Individual member governments of the European Union will evaluate registration dossiers to determine the sufficiency of the data submitted with the registration, as well as any proposed plans to fill identified data gaps. Authorities can aggregate production/import volumes in the evaluation phase and may require additional testing/information.

The authorization system imposes a use-specific licensing program for chemicals that demonstrate certain hazard characteristics. These “substances of very high concern” (SVHCs) include carcinogens, mutagens, and reproductive toxins (CMRs), persistent, bioaccumulative, and toxic (PBT) substances, very persistent or very bioaccumulative (vPvB) substances, and “other substances of equivalent concern.” It is anticipated that the initial focus of the regulatory authorities will be on substances that are persistent and/or bioaccumulative, although no list of SVHCs or candidate list of chemicals for authorization has yet been developed. Authorized uses are expected to be time-limited. Authorization constitutes a separate regulatory track independent of regulation, although substances that have gone through registration and evaluation could be identified as future candidates for authorization.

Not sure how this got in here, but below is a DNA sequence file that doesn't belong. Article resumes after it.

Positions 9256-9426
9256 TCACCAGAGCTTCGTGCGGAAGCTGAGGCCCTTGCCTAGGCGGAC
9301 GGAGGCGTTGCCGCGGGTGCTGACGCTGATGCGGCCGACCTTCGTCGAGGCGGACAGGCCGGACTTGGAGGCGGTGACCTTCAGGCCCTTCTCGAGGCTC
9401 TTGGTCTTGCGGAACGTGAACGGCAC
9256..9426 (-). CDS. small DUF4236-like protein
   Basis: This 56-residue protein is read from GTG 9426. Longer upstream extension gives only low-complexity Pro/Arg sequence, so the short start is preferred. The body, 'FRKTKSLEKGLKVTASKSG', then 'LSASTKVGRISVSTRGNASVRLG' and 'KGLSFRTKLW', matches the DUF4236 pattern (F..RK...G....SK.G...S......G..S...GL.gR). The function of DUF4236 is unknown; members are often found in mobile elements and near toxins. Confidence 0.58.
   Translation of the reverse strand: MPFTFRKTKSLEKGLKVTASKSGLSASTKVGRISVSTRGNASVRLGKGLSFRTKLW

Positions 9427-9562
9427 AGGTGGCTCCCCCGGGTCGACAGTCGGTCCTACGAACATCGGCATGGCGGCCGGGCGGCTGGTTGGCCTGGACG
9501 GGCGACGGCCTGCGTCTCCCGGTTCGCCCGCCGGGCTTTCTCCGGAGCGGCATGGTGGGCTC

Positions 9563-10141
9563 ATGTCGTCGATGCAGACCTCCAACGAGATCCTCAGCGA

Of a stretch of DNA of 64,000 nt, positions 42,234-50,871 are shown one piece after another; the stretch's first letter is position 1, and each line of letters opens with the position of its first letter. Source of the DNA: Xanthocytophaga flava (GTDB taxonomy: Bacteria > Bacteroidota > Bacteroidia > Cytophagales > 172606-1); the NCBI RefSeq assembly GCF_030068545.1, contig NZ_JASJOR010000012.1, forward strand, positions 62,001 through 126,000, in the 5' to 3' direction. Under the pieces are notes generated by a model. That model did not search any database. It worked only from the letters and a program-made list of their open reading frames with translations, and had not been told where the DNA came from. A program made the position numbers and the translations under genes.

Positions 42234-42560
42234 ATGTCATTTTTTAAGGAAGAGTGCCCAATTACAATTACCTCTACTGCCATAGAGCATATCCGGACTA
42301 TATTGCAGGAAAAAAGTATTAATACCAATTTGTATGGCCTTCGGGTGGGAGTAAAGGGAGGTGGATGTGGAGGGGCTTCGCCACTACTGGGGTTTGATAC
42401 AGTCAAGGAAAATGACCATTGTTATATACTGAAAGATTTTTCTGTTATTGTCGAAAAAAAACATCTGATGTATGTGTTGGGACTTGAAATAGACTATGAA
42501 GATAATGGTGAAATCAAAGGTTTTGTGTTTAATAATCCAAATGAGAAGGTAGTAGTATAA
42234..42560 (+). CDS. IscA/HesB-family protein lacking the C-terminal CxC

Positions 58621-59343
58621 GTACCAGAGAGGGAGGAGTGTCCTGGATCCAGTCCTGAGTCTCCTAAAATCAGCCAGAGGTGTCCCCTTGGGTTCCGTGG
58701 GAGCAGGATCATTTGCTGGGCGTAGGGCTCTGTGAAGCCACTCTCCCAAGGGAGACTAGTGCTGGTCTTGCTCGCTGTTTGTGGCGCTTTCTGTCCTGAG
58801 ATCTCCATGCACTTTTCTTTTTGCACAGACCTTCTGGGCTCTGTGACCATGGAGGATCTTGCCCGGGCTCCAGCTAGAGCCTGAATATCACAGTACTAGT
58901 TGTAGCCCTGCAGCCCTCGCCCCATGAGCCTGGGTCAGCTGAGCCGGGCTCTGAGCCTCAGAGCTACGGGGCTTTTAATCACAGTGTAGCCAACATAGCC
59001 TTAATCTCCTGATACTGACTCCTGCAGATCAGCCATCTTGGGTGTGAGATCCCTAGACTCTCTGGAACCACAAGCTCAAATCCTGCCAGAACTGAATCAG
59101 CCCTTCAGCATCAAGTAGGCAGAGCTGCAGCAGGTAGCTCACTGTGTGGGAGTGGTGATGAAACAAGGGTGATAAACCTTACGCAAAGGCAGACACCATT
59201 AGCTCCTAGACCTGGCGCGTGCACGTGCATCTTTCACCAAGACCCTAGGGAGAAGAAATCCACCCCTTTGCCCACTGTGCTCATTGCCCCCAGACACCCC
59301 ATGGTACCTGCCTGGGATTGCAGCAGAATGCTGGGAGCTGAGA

Under REACH, the new European Chemicals Agency (EChA) will develop a “candidate list” of chemicals for authorization, although the number of chemicals on the list will far exceed the capacity of the agency to make regulatory decisions. This particular aspect of REACH - and the attendant “blacklist effect” - is perhaps the single greatest non-legislative threat to industry.

Authorization chemicals for which a suitable alternative exists must have a substitution plan - including a substitution timetable - accompany the authorization application. Authorization chemicals for which a threshold limit has been established can be granted a use license if the applicant can demonstrate that the risks are “adequately controlled.” Authorization chemicals for which no threshold has been established (by definition, all PBT and vPvB substances) can be granted a use license only upon a demonstration that the socio-economic benefits of continued use outweigh the risks.

Additional restrictions on the manufacturing, use or sale of a substance can be proposed by the individual European member states or the European Commission, on the basis of a review of exposures, risks, socio-economic benefits and the availability of substitutes. This is a process separate from authorization.